Music » Interviews

Rust never dies

Jam band just keeps touring, and welcomes you to their party


Rusted Root: alive and touring.
  • Rusted Root: alive and touring.

A decade has passed since Rusted Root enjoyed mainstream attention with their hit single "Send Me on My Way." Yet the Pittsburgh-based jam band remains a touring draw, with a decidedly granola aesthetic and world-music vibe.

"At a certain point, we just had to do the songs that we do," says singer/percussionist Liz Berlin, calling from her home in the Steel City. "I think that probably had a lot to do with why we never got on the radio again. But I think, ultimately, we were OK with that."

With five studio albums to the band's credit, including its most recent, 2002's Welcome to My Party, Rusted Root has outlasted many of their peers. Alluring live shows separated by occasional hiatuses keep fans hungry and band members creatively inspired and friendly.

"I think we're all good with that," Berlin says. "It's kind of what has to happen when you're in one situation for so long. You have to have other avenues to express yourself."

For the members of Rusted Root, that means numerous solo projects, including Berlin's recently released AudioBioGraphical. The singer says the album is influenced by the likes of Led Zeppelin, Janis Joplin, Jeff Buckley, Radiohead and PJ Harvey.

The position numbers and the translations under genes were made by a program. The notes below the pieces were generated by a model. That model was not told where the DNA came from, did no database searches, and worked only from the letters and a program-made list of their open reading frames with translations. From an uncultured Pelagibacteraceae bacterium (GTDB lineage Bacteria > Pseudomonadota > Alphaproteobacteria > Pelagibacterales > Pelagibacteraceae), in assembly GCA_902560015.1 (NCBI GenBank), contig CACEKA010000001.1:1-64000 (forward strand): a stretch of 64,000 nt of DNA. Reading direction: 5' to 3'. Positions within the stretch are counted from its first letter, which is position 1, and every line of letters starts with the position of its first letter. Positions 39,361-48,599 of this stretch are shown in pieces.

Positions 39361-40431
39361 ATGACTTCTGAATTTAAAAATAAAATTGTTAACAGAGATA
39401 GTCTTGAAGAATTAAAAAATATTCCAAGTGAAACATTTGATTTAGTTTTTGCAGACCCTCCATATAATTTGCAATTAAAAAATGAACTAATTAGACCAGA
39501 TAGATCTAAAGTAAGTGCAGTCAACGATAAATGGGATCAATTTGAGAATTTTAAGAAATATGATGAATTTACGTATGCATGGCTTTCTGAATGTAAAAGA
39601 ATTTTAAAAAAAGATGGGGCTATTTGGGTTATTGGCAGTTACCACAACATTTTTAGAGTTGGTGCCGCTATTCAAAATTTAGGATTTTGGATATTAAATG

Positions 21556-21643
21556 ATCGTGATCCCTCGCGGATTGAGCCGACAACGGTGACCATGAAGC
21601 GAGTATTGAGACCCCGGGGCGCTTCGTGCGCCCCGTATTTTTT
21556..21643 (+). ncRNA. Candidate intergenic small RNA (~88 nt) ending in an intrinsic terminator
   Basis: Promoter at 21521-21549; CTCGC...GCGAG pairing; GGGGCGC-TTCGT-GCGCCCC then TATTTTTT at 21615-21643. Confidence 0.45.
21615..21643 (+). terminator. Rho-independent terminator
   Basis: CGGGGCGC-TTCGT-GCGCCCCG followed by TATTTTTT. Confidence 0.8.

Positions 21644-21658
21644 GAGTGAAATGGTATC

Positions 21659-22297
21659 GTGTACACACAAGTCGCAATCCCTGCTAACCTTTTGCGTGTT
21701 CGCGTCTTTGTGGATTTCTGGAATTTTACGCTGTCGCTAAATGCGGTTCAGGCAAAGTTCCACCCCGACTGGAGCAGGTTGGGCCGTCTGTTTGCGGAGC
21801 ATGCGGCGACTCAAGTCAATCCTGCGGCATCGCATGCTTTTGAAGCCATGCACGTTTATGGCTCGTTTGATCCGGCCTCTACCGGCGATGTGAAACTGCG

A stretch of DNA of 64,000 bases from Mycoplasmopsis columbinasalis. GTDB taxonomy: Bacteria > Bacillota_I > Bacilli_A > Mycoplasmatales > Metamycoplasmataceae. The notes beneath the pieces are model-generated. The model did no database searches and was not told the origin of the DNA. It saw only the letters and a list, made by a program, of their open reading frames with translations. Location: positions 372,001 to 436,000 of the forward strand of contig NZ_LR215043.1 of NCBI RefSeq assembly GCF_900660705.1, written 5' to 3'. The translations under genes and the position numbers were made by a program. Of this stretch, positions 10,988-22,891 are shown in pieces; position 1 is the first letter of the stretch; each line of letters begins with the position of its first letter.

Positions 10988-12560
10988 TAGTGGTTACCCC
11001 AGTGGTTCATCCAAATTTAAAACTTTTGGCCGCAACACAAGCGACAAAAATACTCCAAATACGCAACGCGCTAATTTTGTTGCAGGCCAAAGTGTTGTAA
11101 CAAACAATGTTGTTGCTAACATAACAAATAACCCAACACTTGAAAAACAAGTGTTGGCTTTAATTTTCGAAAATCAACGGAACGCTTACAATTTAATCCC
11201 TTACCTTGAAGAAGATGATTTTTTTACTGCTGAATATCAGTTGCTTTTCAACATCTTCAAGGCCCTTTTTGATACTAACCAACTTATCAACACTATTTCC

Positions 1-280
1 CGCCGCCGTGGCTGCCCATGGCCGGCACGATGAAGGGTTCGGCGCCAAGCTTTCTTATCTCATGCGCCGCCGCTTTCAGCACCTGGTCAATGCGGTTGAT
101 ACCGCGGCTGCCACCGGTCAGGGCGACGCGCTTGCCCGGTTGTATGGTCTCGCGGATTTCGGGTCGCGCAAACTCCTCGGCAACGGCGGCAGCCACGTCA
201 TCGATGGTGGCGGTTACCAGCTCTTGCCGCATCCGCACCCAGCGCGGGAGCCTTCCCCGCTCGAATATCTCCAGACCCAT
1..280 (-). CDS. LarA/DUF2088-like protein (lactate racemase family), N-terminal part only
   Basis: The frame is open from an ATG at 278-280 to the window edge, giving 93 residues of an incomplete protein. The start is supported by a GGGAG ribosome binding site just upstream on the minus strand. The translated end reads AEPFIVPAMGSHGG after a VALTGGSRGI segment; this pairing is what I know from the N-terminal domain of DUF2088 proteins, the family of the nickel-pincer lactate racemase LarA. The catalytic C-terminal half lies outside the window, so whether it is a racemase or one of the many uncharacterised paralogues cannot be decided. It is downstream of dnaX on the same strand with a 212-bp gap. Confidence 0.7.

It's no accident that Berlin's debut solo effort shifts stylistically from the jam-band sounds of Rusted Root. Discussion of her influences leads to a startling revelation.

"Personally, I was never a fan of the Grateful Dead," she says. "It's not that I dislike them, but that's just not who I ever was."

Still, it's kind of ironic, considering Rusted Root is associated with the post-Jerry jam-band scene.

"Yeah, I guess so, but I can't complain," Berlin says. "It's been a really great time."


Rusted Root with Zox

Gothic Theatre, 3263 S. Broadway, Englewood

Saturday, July 8, 9 p.m.

Tickets: $26, 21-plus; available at

Add a comment

Clicky Quantcast